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Snake Eyes Review

Image for Snake Eyes

★★★★★

At his best, Brian De Palma is one of the most flamboyant, talented, technically audacious and psychologically fascinating directors currently working in America. From the visceral, terrifying delights of Carrie through the spare, clinical paranoia of Blow Out and lush melodrama of The Untouchables, he has delivered some of the most memorable, controversial films in modern movie history. Even the patchy shocks in The Fury, the occasional incoherence of Body Double and the stylistic disaster that was The Bonfire Of The Vanities couldn't mask a genuinely original talent. Snake Eyes fits between the two extremes, neither as misjudged as Bonfire nor as perfectly wrought as Carlito's Way: it's an entertaining though flawed thriller replete with trademark De Palma moments.

Rick Santoro (Cage) is a cop on the take, Kevin Dunne (Sinise) is his best mate - a decorated, totally uncorruptable navy commander - in charge of security at a heavyweight boxing match which happens to have an equally heavyweight politico present. When said politico is offed, Dunne is guilt-stricken over his apparent security lapse, the arena is locked off while 14,000 eye-witnesses are identified and Santoro proceeds to investigate and hooks up with Julia Costello (Gugino), a mysterious character who was trying to sneak the politician some equally mysterious documents.

What follows, plotwise, is a pretty standard thriller gumbo. It's packed with the usual double-crosses, mysterious blondes, political corruption and constant rain plus fixed boxing matches and dodgy missile defence systems.

But if the ingredients are standard pulp fare, the lead performances are way over the top. Cage delivers what is rapidly becoming his cliched screaming, tic-ridden schtick, finally calming down in the second half after a beating which actually comes as a blessed relief. Sinise, who can usually be counted on to underplay, has ratcheted his performance up to 11, possibly to avoid looking comatose next to Cage or pehaps to match De Palma's trademark visual pyrotechnics.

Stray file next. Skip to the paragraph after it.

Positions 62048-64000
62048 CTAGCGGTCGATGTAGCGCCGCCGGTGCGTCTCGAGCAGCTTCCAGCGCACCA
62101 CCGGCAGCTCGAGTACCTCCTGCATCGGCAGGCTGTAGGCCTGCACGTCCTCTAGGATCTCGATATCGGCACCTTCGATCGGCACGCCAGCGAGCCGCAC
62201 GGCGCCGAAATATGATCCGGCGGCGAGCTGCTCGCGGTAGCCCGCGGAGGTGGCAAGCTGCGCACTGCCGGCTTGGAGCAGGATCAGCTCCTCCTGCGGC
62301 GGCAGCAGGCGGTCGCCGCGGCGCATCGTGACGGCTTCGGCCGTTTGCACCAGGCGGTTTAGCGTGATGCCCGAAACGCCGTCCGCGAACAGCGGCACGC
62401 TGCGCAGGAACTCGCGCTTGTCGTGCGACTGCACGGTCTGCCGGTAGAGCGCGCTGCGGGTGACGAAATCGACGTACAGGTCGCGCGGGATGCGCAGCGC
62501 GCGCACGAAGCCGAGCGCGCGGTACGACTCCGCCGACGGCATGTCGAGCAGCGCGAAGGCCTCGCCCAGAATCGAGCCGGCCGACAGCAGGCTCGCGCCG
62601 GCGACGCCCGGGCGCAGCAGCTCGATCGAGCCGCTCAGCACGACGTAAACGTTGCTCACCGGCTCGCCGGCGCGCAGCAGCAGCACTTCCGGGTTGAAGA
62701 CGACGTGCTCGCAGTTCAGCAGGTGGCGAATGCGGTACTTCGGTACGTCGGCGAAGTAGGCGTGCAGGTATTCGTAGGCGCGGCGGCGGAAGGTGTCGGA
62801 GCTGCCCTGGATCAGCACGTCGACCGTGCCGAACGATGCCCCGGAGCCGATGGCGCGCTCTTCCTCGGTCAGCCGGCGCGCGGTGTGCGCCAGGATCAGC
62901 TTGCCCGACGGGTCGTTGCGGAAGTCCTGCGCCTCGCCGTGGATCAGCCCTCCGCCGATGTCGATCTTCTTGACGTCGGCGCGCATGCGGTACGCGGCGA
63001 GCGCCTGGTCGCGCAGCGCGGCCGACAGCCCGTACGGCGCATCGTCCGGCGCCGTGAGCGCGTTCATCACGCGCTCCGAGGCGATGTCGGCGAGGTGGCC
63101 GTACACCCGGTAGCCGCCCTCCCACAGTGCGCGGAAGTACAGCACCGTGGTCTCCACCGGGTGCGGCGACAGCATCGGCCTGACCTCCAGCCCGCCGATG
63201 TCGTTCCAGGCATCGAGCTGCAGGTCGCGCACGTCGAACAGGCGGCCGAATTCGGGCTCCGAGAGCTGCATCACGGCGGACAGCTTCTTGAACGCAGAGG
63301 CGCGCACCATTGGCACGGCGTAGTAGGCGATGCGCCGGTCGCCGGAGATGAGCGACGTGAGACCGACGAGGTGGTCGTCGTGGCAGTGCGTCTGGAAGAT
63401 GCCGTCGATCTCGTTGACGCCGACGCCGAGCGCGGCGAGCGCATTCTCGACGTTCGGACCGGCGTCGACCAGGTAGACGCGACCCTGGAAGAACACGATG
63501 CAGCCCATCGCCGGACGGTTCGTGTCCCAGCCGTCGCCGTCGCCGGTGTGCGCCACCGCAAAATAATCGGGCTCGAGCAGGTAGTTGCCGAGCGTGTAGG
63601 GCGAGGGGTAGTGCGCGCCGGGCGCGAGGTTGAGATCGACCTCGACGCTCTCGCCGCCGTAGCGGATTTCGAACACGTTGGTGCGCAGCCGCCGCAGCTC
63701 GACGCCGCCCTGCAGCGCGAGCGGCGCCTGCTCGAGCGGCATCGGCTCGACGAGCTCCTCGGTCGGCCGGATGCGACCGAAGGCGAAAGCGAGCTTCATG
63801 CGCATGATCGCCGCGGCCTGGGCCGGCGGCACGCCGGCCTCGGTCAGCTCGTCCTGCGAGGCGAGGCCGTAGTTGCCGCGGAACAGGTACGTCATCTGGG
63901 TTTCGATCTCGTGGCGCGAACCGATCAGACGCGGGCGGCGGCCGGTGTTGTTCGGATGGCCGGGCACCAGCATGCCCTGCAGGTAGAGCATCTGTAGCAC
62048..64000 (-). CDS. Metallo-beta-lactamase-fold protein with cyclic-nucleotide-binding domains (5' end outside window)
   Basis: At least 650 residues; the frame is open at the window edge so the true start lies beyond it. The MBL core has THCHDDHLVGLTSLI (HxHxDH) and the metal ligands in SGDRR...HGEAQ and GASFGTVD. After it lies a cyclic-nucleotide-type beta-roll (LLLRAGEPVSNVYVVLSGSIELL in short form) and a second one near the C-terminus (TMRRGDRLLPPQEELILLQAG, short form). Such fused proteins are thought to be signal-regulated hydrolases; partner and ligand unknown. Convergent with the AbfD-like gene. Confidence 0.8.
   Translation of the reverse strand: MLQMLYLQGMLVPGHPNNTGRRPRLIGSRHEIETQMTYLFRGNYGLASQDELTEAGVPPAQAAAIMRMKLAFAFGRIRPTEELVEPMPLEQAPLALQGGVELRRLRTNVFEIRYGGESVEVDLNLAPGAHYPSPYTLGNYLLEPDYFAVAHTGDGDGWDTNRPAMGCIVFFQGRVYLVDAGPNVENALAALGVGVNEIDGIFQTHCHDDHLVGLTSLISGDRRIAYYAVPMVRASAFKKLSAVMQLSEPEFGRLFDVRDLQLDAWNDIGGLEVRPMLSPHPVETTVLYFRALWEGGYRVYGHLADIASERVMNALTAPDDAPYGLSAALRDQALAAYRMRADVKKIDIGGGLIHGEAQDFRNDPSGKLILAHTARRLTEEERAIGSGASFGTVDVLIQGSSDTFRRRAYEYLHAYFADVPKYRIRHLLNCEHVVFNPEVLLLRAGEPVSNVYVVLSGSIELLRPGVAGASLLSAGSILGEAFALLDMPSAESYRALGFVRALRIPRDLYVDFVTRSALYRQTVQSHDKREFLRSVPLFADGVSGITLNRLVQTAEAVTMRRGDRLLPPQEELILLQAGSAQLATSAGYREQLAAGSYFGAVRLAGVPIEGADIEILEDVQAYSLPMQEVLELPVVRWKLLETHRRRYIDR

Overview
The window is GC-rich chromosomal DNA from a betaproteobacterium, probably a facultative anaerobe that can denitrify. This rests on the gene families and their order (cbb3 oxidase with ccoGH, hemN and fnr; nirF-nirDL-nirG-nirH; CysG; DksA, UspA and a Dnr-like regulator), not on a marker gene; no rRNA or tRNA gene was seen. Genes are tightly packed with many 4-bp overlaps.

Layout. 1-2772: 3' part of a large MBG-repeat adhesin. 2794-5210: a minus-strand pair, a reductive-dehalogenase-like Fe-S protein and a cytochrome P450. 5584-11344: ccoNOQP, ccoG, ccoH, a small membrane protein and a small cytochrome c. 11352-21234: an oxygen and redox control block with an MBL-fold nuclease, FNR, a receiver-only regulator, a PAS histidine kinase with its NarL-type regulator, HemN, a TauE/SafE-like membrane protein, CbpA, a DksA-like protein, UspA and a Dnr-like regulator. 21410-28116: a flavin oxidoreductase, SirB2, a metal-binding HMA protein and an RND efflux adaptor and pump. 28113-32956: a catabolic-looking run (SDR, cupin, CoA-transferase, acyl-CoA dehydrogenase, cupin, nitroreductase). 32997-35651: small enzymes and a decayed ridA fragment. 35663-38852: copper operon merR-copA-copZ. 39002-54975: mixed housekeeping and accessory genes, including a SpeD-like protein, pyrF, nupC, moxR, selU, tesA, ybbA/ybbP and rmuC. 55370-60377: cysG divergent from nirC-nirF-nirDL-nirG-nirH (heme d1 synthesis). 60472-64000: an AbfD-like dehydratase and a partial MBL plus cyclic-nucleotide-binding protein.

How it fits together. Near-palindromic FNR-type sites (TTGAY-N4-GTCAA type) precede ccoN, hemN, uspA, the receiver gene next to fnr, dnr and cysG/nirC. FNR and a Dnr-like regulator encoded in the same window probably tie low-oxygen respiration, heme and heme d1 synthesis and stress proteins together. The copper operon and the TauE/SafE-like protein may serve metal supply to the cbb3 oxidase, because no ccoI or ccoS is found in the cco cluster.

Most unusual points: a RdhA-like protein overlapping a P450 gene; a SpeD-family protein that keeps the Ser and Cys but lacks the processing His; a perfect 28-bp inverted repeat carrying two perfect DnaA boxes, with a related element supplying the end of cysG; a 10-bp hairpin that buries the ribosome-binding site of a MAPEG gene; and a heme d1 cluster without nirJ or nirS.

And it's the pyrotechnics which enthral. Among the virtuoso sequences that fans have come to demand from De Palma are an uninterrupted 20 minute (you read that right) opening Steadicam sequence, numerous wildly unconventional camera angles as well as one "straight into the top five" shot in which the director elevates the camera and delivers a masterful drift across a variety of hotel rooms looking down at the contrasting activities being acted out within them.

Unfortunately, even De Palma and cinematographer Stephen H. Burum firing on all style cylinders, can't mask the fact that plot- and tension-wise, the movie hurtles wildly off the rails in the third act. A vastly expensive tidal wave sequence which was designed by Industrial Light And Magic was dropped at the last minute and what replaces it is flaccid and seemingly hurried. Equally, De Palma's constant in-joke referencing of other films - look out for Battleship Potemkin and Citizen Kane - will either enthral or irritate. But then enthralling and irritating is what De Palma's been doing for nearly three decades now. And finally, a word to the wise, Snake Eyes keeps a nifty little gag for the very, very end.